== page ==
Canadian border to the Connecticut coast, the river passes through
New England's great Northern Forest, 99 cities and towns, and some
of the nation's best preserved wetlands.
Cuyahoga River (OH) -- Once so polluted it caught on fire, the
100-mile-long Cuyahoga became a stark symbol of the plight of
America's rivers and a rallying point for passage of the Clean
Water Act, one of the nation's landmark environmental laws.
Detroit River (MI) -- The 32-mile-long river, once a "roadway" for
early settlers and slaves fleeing the South, today serves more than
5 million people with drinking water, recreation and cultural
opportunities, and is the largest port in the Great Lakes.
Hanalei River (HI) -- Starting high on the slopes of Mt. Waialeale
on the island of Kauai, one of the wettest spots on Earth, the
river flows 16 miles through a lush valley rich in wildlife and
traditional culture, emptying into Hanalei Bay.
Hudson River (NY) -- The first great river encountered by European
settlers, the Hudson flows 315 miles from the Adirondack Mountains
to New York Harbor, and played a central role in the early
commercial, military and cultural history of the United States.
Upper Mississippi River (IL, IA, MN, MO, WI) -- Perhaps the most
renowned of America's great rivers, the Mississippi remains a key
economic link through America's heartland. This designation
encompasses 58 communities from St. Louis to St. Paul.
Lower Mississippi River (LA, TN) -- The lower Mississippi supports
rich farmland, extensive wetlands and the largest port complex in
the world. This designation covers the stretches through Memphis
and from Baton Rouge to New Orleans.
New River (NC, VA, WV) -- The oldest river in North America, the
New originates in the Blue Ridge Mountains and flows north for 250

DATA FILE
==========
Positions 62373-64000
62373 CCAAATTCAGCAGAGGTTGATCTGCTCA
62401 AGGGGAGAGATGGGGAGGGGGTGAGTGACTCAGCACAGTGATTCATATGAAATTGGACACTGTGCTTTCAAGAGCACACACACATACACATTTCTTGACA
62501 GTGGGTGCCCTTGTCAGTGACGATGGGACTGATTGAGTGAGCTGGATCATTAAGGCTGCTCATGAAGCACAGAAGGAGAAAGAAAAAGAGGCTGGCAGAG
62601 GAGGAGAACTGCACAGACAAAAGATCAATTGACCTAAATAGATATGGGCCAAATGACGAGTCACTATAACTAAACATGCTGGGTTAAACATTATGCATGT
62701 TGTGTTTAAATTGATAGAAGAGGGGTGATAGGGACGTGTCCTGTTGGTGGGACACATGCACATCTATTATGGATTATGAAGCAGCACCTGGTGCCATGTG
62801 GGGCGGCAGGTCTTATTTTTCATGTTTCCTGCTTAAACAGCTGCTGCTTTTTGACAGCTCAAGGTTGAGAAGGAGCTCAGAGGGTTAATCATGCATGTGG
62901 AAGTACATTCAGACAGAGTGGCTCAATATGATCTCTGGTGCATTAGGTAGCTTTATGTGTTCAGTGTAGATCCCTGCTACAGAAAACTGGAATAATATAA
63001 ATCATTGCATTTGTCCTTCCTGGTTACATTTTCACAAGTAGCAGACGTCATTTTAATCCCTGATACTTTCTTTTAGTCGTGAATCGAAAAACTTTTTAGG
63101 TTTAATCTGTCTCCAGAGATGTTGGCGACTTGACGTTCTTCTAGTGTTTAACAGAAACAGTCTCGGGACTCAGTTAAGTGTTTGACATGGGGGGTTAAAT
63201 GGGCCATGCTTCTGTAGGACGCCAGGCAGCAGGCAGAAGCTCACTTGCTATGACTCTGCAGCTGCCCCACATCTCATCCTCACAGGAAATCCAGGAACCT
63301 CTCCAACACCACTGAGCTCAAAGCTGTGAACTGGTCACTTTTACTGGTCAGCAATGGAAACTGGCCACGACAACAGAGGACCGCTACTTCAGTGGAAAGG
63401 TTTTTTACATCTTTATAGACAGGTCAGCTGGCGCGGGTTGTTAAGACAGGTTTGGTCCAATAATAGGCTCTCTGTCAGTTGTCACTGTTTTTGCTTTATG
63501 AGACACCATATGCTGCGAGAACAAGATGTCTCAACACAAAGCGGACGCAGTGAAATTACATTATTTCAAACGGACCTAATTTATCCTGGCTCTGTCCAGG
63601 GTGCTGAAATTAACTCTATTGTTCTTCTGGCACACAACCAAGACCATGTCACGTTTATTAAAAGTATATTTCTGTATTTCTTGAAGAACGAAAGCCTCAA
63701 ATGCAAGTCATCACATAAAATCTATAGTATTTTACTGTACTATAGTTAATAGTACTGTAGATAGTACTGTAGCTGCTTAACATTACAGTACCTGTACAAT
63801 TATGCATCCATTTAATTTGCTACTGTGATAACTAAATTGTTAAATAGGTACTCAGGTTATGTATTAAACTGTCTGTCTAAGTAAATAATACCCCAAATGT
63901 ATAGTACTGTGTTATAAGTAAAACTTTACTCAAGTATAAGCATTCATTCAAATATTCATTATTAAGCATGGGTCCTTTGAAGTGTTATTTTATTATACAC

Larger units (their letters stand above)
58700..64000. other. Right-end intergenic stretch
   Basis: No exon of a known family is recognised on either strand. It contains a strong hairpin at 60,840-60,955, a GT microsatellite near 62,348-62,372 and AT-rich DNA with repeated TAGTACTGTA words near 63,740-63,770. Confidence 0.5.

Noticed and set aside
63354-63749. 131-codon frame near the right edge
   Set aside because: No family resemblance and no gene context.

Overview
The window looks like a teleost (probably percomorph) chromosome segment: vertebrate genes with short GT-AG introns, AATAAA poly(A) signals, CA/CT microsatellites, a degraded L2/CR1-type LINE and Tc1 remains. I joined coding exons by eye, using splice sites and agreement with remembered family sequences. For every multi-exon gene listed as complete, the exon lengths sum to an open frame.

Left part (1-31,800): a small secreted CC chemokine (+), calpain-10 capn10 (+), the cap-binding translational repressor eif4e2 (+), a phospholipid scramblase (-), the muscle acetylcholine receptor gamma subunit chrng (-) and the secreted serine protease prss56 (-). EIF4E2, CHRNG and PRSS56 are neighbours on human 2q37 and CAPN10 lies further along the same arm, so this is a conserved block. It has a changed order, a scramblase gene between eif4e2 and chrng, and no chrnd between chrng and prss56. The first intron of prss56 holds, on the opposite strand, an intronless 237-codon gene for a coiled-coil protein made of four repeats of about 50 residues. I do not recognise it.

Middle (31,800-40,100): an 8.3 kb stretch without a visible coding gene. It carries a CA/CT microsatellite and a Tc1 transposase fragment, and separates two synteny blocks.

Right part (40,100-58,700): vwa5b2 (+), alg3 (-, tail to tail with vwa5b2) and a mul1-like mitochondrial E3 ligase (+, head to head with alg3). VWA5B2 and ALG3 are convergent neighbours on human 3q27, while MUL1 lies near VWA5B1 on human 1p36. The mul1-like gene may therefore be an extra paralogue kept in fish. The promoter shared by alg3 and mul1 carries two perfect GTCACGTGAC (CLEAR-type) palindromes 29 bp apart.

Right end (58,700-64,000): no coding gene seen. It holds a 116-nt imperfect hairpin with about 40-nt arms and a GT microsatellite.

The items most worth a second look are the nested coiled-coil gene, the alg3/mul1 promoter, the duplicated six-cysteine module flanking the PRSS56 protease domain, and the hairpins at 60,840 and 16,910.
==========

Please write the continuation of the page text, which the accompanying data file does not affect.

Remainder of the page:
miles through rolling hills and farmland to the steep gorges of
West Virginia's coal country.
Potomac River (DC, MD, PA, VA, WV) -- Rich in history, the Potomac
basin holds the earliest evidence of inhabited structures in North
America, was a boundary between North and South in the Civil War,
and is home to our nation's seat of government.
Rio Grande (TX) -- Flowing from Colorado to the Gulf of Mexico,
through one of the country's fastest-growing regions, the Rio
Grande forms the border between Mexico and the United States. The
designation covers the cities of El Paso, Laredo and Brownsville.
St. Johns River (FL) -- Beginning as a broad marsh south of Cape
Canaveral, the St. Johns flows 310 miles to Jacksonville, dropping
only 30 feet along the way, making it one of the laziest rivers in
Upper Susquehanna and Lackawanna Rivers (PA) -- These rivers flow
through scenic valleys in northeastern Pennsylvania, where coal
mines helped fuel America's industrial growth, but left a legacy
of pollution that communities are now working to reverse.
Willamette River (OR) -- Flowing 187 miles from the Cascade
Mountains to the Pacific Ocean, the Willamette was the final
destination of pioneers on the Oregon Trail, and remains central
to the state's economy. The designation runs from Portland to